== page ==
In looking over the financial results from Ford Motor Company for the first quarter (Q1) of 2013, Ford’s quarterly records are particularly impressive with the current struggles in the European and South American. In Europe, Ford posted a $462 million loss while the South American operations accounted for a pre-tax loss of $218 million. Luckily, that combined loss of $680 million dollars is countered by Ford Motor Company posting a quarterly record profit in North America along with some help from the booming Chinese segment.
Through the first three months of 2013, Ford Motor Company posted pretax profits in North America of $2.442 billion dollars; an increase of $309 million over the first quarter of 2012. That is the highest profit figure by any automaker in the history of the American auto industry in any quarter. The previous record had been the third quarter of 2012 when Ford posted a net income of $2.33 billion. Aiding the record profit figure over the past few months was North American revenues of $22.3 billion – up $3.7 billion from the first quarter of 2012.
Ford’a Asia Pacific and African branch posted a Q1 profit of $6 million dollars and while that pales in comparison to the North American results – that accounts for a huge improvement over the first quarter of 2012 where the Asia Pacific/Africa group posted a net loss of $95 million. The Asia Pacific and African markets also contributed $2.6 billion in revenues – up $300,000 from Q1 2012.
“Our strong first quarter results provide further proof that our One Ford plan continues to deliver,” said Alan Mulally, Ford president and CEO. “Our plan remains centered on serving customers in all markets around the world with a full family of vehicles — small, medium and large; cars, utilities and trucks — each with the very best quality, fuel efficiency, safety, smart design and value.”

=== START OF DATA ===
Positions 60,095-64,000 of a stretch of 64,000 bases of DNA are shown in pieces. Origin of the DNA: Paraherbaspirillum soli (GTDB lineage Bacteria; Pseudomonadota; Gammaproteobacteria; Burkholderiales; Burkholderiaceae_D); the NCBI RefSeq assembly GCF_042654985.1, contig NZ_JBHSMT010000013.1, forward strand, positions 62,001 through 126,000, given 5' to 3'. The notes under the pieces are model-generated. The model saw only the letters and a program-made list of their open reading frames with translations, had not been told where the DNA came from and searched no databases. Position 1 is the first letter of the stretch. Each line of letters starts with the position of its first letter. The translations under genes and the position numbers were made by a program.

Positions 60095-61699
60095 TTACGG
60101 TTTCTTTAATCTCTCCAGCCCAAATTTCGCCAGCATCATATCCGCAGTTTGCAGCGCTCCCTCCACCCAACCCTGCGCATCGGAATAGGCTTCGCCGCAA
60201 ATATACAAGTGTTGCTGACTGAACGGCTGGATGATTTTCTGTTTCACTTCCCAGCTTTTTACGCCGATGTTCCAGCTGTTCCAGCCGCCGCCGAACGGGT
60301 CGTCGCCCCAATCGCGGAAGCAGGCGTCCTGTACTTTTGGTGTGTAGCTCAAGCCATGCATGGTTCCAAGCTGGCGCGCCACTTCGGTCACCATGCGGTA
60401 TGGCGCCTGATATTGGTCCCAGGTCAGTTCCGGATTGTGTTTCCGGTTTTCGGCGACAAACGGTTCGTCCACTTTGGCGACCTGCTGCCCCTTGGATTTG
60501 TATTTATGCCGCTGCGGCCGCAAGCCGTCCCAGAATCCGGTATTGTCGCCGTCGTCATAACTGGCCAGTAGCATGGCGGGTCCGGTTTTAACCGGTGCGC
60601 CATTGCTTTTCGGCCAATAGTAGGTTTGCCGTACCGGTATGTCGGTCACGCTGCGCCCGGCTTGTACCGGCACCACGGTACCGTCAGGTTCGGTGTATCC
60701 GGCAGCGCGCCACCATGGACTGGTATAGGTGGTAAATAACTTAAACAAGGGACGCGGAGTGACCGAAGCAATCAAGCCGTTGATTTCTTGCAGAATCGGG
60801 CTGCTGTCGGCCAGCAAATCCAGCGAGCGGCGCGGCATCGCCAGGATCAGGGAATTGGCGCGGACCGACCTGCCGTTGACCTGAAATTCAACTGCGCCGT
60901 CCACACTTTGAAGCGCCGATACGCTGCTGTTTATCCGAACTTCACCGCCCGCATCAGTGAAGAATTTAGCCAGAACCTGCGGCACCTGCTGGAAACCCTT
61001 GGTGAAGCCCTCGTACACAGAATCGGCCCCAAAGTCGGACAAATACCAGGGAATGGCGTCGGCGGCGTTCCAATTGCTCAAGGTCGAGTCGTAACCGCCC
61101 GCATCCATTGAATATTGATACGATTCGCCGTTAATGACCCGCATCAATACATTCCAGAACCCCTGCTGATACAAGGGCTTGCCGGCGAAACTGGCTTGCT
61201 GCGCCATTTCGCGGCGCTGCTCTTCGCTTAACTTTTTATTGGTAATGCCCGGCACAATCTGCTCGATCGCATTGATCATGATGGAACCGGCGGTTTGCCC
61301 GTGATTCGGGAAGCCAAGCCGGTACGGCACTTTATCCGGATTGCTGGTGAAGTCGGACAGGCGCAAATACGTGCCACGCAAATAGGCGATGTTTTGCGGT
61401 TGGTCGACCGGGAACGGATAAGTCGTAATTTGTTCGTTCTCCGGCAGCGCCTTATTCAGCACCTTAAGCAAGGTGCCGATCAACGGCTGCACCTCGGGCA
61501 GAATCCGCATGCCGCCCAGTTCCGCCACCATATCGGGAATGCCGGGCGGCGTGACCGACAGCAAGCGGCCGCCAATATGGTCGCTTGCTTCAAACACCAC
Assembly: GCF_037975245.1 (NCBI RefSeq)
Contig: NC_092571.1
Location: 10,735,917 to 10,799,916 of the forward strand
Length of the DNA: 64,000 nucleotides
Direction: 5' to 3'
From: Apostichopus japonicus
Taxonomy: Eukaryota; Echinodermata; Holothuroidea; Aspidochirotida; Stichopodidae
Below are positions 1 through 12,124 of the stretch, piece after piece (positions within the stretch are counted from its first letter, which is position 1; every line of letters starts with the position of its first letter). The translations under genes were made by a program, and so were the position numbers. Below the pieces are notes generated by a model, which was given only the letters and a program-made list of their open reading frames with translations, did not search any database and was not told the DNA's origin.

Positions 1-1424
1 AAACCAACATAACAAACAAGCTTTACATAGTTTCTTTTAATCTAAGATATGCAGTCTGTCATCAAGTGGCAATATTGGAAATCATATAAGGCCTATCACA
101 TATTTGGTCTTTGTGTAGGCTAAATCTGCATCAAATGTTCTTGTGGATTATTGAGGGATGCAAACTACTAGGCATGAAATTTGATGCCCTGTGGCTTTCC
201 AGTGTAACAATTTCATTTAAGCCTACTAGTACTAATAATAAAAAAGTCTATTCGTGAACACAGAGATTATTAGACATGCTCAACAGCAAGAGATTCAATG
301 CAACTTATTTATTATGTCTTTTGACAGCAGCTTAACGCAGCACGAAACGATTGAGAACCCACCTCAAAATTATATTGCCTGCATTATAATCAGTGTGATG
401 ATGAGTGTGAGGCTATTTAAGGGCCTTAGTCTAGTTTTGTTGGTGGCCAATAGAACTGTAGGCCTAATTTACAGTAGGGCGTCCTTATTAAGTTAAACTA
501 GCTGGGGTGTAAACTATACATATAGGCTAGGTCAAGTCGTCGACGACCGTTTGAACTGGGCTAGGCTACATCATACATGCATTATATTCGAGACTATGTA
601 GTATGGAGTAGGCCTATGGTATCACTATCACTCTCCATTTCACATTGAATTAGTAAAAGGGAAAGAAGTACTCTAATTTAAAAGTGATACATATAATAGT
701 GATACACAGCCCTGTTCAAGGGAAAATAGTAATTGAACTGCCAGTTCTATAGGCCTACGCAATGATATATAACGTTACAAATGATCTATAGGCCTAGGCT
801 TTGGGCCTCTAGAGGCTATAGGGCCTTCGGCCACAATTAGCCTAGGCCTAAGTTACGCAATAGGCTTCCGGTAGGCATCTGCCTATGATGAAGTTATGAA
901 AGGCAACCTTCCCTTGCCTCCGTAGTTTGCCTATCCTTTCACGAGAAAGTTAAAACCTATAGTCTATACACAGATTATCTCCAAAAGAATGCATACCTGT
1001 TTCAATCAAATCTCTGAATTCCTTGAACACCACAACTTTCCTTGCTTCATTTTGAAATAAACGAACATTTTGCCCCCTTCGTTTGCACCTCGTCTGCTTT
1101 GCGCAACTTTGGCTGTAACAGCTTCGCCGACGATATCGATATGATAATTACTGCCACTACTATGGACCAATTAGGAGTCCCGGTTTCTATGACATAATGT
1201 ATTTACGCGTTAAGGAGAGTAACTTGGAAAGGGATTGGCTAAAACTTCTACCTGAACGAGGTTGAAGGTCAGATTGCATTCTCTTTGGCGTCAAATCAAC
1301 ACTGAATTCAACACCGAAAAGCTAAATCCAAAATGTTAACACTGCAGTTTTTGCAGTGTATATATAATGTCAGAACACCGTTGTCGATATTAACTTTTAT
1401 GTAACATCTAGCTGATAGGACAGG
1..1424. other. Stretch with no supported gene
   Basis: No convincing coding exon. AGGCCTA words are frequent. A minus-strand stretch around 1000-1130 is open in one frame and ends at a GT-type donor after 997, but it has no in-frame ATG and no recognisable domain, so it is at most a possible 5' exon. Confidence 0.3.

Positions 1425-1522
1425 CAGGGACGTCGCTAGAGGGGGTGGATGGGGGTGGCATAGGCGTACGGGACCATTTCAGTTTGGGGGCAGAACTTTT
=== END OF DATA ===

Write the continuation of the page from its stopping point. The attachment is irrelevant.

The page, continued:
The bottom line for the Ford Motor Company in the first quarter of 2013 is net income of $1.643 billion dollars and global revenue of $33.9 billion. On the net income side of things, the company recognized a $194 million drop due to the struggles in the European and South American markets but despite those troubles abroad – Ford still posted an increase in revenue of $3.4 billion dollars.
Even with the struggling European auto industry, Ford Motor Company continues to thrive enough in other markets – most importantly the North American market – to post record numbers. While the slump in Europe could continue well on through this year, the positive direction of Ford products in both the US and China indicates that the Motor Company will almost certainly post its fifth straight year of net profits after posting some $30 billion in losses in 2006, 2007 and 2008. The most vital markets for every automaker in the world right now (especially with the deepening European recession) are the United States and China regions. The fact that Ford is doing so well in these two key markets shows that Ford Motor Company is making all of the right moves and when our friends in Europe pull out of the financial nose dive – Ford will most likely head back to making money there as well.